• Personal guilt when hearing of the impacts on their decisions on people’s personal circumstances.
  • Physical responses such as headaches, stiff shoulders and necks and stomach complaints (the churn I feel when I walk in the door).
  • Some disengagement and perhaps unplanned sick leave.

It is sad that often this is not discussed among senior leadership cohorts and is instead kept behind closed doors or personal networks, giving the impression that is not okay to have an emotional response at work unless it is happy, indifferent or angry.

So key strategies can include:

  • Lead by example, if a leader has good emotional intelligence and is able to express emotional thoughts and feelings, it will be more likely others will feel safe to do the same also.
  • Ensure there is a dedicated psychological service for leaders, not just general staff.
  • Provide regular check-in processes for leaders and their line managers, which includes a personal check-in, not just task reports.
  • Involve leaders as part of the assessment of areas of resistance so that they are aware of what types might emerge and strategies to deal with these if they arise.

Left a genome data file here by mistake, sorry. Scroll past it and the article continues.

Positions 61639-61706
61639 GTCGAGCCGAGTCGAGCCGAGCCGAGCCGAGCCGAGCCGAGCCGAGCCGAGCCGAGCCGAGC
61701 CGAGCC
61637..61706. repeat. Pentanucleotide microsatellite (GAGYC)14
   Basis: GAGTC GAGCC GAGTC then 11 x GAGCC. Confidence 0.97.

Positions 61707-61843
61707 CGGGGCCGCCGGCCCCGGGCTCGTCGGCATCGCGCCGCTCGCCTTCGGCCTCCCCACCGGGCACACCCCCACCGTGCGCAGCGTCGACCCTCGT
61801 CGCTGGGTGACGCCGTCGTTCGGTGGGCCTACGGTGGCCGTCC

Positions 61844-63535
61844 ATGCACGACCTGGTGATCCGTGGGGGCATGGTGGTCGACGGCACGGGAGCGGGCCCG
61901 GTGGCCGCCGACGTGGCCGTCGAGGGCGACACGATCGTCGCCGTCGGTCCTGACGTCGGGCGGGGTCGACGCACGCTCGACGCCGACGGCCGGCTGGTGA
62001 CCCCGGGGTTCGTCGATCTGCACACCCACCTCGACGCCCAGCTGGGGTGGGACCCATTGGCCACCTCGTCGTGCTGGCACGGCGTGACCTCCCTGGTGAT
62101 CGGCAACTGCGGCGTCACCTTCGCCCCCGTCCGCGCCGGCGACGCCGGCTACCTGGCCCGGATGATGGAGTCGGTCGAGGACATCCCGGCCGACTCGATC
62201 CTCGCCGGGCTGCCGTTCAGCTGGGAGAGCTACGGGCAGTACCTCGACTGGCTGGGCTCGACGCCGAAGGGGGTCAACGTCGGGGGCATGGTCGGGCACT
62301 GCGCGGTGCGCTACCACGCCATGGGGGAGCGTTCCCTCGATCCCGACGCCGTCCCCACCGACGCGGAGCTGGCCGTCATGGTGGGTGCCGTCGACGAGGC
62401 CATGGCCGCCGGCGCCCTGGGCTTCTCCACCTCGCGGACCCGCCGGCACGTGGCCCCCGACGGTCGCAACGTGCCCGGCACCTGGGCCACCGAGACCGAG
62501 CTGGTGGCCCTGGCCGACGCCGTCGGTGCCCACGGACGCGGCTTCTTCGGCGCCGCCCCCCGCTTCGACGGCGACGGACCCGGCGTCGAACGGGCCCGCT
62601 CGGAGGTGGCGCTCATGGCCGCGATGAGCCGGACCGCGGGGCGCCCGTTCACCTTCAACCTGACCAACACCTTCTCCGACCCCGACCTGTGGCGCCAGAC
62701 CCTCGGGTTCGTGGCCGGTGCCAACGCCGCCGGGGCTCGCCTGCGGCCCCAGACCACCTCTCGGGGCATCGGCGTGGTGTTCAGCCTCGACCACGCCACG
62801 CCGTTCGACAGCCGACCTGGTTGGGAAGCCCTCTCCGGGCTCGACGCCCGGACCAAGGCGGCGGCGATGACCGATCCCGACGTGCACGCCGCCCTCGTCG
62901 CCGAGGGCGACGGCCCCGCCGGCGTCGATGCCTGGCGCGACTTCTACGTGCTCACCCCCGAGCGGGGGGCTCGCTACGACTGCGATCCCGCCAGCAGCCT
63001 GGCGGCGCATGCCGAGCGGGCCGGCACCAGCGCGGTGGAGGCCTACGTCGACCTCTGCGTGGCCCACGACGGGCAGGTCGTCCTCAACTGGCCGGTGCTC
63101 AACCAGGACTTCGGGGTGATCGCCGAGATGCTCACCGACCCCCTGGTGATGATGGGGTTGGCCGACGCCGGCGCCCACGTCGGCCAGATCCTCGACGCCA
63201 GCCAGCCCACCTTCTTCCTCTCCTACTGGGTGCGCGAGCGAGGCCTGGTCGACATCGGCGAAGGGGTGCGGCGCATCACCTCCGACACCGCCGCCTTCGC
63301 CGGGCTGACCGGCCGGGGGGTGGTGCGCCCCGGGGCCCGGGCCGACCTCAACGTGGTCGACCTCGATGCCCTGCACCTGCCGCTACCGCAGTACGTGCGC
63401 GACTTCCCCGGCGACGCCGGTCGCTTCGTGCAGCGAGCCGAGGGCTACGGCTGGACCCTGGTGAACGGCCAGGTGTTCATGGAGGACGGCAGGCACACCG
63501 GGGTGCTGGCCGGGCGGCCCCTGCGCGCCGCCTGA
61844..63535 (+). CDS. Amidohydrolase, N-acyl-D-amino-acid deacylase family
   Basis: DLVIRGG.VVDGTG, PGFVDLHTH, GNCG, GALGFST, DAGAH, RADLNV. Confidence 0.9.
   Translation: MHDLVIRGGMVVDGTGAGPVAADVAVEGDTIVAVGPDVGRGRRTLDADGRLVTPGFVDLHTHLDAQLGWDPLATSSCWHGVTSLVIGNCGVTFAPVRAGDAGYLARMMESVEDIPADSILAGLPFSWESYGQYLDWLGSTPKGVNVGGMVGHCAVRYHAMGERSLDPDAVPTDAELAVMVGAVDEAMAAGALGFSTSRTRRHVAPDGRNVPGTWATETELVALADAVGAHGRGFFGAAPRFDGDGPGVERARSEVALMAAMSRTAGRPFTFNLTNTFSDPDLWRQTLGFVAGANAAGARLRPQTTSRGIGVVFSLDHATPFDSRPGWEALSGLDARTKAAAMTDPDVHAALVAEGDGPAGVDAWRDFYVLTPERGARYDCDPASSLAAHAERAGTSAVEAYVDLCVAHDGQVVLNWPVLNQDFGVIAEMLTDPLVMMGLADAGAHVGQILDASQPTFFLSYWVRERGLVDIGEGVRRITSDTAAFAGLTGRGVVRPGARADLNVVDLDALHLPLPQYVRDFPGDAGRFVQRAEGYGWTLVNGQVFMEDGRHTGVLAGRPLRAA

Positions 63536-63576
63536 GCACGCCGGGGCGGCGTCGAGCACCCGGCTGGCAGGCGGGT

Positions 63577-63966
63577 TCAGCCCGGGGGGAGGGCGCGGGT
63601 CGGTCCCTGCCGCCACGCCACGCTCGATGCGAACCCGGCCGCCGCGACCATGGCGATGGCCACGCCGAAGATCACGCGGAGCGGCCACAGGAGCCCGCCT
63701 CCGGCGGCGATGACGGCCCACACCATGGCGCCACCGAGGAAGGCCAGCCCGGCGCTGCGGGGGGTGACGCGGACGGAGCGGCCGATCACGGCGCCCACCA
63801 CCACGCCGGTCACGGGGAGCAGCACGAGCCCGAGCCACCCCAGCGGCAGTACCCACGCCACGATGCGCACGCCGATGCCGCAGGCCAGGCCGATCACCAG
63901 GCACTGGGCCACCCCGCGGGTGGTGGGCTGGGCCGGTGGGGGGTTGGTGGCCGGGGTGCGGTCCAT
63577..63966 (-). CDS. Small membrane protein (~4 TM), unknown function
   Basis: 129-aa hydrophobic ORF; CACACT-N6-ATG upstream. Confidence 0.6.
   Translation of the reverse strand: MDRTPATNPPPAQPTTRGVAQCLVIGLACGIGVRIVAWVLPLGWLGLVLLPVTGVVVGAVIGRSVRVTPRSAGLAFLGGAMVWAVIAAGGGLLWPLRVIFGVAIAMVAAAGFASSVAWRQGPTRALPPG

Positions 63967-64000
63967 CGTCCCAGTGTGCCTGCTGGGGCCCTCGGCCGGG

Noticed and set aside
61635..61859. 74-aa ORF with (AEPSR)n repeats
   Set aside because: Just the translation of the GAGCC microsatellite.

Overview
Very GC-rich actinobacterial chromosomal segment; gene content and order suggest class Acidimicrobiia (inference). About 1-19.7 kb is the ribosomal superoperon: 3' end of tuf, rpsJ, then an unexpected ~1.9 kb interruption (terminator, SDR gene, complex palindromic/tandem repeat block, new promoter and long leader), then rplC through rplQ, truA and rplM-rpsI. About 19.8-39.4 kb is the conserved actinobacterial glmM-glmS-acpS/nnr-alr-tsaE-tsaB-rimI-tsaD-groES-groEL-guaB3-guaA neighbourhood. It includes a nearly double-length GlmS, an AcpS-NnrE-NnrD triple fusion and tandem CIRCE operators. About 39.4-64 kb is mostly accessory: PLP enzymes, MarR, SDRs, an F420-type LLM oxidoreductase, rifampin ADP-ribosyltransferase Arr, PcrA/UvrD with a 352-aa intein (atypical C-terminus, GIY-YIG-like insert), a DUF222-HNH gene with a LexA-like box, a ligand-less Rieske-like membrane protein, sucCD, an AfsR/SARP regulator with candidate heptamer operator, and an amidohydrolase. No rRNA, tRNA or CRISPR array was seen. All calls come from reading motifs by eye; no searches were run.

• Promote in-change processes, self-care, and space to do this.
  • Senior leaders talk in real terms about emotions and that change can be a challenging time for leaders as well as staff and that seeking help is not a sign of weakness, but a sign of personal resilience.

I really enjoy working with leaders to change the change agility and culture of their organisations to be supportive places to work. Having options like this in place also means that the reputation of the organisation as an ‘employer of choice’ is a benefit to the organisation’s bottom line.

admin
Elissa Farrow is the founder of About Your Transition, a business specialising in strategy development and implementation, the Director of Ethics of the International Institute of Project Coaching and the Global Secretary for the Change Management Institute. With extensive experience in strategic organisational change, portfolio, program and project management in the public, commercial and not-for-profit sectors, she has assisted organisations in increasing their delivery maturity by implementing enterprise-wide methodology and building the capability of the people who use them.
has written 41 articles for us.